“Great. Well, it was this old show where a couple of divorced guys batched together. Nothing alike, one was a tight assed sissy named Felix and the other a fat slob called Oscar. I’ll be the old grouch drinking beer on the couch and you can be the dude that waters the plants. Code names Oscar and Felix. It’ll be a blast, especially because we are both smokers in this remake.”
  “I just don’t want to cause trouble.”
  “No trouble to cause, kid. And if for some reason only know to god you feel guilty, don’t. I am going to need a house sitter in a couple of weeks anyways.”
  I waved my hand, “David, relax. I spent a very piss-poor Christmas here last year and am going to make up for it with this one. Been telling you for a couple month how much I miss the old house and that is where I am going.”
  “You told me more than that.”
  “Just blowing smoke-rings, kid. Trust me,” I smiled easily.
  “I don’t believe you.”
  Insightful little bastard, I snorted as I picked up my coffee, “That’s your problem, not mine.” Sip. “Damn, how do you do it? I use the same beans, but you make the best coffee ever—and you don’t even drink it!” He just looked at me. “So, are you going to be fine here when I leave for work? That is if there is a firm left and the sidewalk hasn’t been painted thick with lawyers. Hey, there’s a question for you. Someone slips on the mess, who are they going to sue?” No smile. Crap. “Anyway, I didn’t think of it before, but you might want to give Kimberly a call, let her know what happened. Have her over, you kids can have a slumber party or something.”
  “I’ll be fine.”
  “I would feel better if you did. So will you, because if I come home and you’ve pulled one of those ‘fallen and can’t get up’ moves you will really have something to feel sorry about!” He smiled that time and tried to duck his head, ended up with a small, “Owe.” as well as an, “Ouch.”
  “Alright, Felix, that’s it. Dinner here or in bed? Only...crap I don’t think I have one of those tray things.”
  “I can sit at the table. I didn’t set it yet though.”
  “Well, so much for Oscar,” I said as I got up. “Though if you are expecting napkins folded like flowers you’ve another thing coming.”

  My god, what a night... Driving home at seven a.m. instead of the other way around and I could barely see the road from the sidewalks. Managed though, and only tired voice whispering insistently that I had to check on things gave me the nudge needed to not just tilt the seat back and sleep here in the car.
  Leaned against the wall of the elevator the whole way up, sans briefcase...no, wait, I hadn’t bothered to bring it to work I recalled so there was no reason to go back down to the garage.
  As said, usually folks of my lot were up and on the way, so walking into the apartment, only one eye open I was greeted a few moments later by David.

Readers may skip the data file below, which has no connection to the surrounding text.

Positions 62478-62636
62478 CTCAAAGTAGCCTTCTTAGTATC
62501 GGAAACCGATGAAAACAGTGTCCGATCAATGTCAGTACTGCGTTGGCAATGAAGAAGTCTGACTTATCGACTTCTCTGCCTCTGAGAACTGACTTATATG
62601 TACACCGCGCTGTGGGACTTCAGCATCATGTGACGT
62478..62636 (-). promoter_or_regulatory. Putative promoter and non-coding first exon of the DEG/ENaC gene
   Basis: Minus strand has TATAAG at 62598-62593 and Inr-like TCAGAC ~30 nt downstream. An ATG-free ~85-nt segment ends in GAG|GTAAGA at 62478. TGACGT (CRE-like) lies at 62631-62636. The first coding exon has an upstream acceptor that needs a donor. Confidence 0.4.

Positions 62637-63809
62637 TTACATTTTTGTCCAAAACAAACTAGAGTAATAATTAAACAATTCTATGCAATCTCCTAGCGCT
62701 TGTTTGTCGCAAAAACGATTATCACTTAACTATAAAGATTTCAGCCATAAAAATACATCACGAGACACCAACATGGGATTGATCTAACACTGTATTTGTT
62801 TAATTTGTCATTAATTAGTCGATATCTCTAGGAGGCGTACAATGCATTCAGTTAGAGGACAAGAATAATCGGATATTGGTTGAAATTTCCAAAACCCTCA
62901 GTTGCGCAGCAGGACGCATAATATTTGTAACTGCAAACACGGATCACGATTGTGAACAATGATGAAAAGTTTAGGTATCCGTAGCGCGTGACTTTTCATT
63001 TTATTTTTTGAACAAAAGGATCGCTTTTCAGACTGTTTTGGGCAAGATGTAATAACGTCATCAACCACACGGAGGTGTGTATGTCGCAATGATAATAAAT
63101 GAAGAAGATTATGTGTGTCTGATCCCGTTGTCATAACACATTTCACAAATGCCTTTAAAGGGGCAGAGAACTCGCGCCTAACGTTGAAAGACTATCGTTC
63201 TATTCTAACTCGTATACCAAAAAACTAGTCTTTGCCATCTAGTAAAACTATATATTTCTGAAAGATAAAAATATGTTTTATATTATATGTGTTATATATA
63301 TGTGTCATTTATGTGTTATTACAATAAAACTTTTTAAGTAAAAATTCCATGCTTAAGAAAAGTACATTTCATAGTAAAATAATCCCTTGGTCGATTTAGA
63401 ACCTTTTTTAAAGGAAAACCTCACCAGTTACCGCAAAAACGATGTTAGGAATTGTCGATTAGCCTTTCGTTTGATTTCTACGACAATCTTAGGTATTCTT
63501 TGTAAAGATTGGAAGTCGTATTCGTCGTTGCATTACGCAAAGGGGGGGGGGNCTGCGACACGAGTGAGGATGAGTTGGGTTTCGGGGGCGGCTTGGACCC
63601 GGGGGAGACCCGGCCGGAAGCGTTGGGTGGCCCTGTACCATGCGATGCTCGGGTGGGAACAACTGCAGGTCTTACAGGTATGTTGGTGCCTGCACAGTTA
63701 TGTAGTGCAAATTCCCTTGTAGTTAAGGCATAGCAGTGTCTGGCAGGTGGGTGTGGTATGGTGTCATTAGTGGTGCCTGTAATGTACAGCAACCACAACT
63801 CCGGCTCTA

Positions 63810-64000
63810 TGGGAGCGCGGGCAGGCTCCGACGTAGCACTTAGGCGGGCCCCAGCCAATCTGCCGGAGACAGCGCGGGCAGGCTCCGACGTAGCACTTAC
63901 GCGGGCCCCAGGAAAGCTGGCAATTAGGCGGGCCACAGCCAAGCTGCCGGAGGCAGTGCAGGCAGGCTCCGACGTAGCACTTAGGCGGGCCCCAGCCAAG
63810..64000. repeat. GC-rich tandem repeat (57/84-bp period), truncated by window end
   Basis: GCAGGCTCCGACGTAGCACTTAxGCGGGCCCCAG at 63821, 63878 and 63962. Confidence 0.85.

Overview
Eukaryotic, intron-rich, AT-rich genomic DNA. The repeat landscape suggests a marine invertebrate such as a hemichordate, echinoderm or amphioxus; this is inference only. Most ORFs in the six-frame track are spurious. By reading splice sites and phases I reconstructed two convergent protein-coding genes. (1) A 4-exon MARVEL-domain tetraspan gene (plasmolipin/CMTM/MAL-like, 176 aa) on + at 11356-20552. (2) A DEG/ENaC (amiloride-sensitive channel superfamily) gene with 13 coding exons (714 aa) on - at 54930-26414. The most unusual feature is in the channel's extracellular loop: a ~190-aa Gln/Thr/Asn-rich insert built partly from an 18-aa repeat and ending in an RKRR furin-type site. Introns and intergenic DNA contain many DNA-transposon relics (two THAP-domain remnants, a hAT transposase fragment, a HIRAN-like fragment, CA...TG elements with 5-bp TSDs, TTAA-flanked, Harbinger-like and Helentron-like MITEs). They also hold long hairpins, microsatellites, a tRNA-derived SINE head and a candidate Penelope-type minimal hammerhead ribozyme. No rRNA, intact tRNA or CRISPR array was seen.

“Survived World War Sally day one,” I mumbled as I fell onto the couch. The bedroom was just too fucking far away. “Firm’s still there. No case files on the net. Nope, that is sealed right down an’ nobody, including us is gettin’ in anytime soon. System went into full lockdown when it thought it was being tampered with—which it was. Got to be back by...” Squinted through one eye at my watch. “Shit, doesn’t matter. Back by ten or somethin’. This morning.”
  “But it’s after eight and it takes an hour to get there!”
  “Yup. Better set the...where the fuck is the alarm?” I asked, not seeing it on the nightstand. Oh, wait, I was in the living room...or was it the office couch?
  No, at the apartment. Phone call might have woken him up. Kid needs his sleep.
  Oh man, was I wiped. I needed to sleep...
  “Why didn’t you sleep at the firm?”
  “Hmm?” I asked as I went with the tilt and landed on my face. “Gotta check the kid, Shell. Little Davey all alone. We can’t have that, nope. Shell...
  “Sure, honey, in the wallet,” I muttered as I drifted down into the awaiting dream of green eyes and hair. “Take all you want. All...only thing m’good...for...” Tried to wrap my fingers through her waving locks, yet they just slinked away, leaving me ashes.
  (Ashes. Bitter smoke on the wind as I stood alone on some cold, beach shore looking out into an endless gray horizon of nothingness. The wind blowing through the dried grasses behind as I stood there empty of everything. Alone. My wife was gone, nothing but rocks and broken shells at me feet. Alone, because there had been nothing I could do for her.)
  “Awe, Shell, why? My fault, yup. Nothin’...anybody...my fault all...it...”
  “No it wasn’t, Steven.”
  “Mm-hmm,” I responded as I felt a blanket being tucked in around me. “Told me so.”
  “It was not your fault. She was just a bitch that used you.”
  “Yup. But least was...had something...” I sighed before falling asleep.

  “Steven?” Hand on my shoulder; smell of coffee. “Steven, I am sorry, but it is nine.”
  “Shoot me...” I groaned.
  “You shouldn’t go back.”
  “Got to. Court delays, everythin’ backing up...” Oh, god I feel like shit... “Coffee.”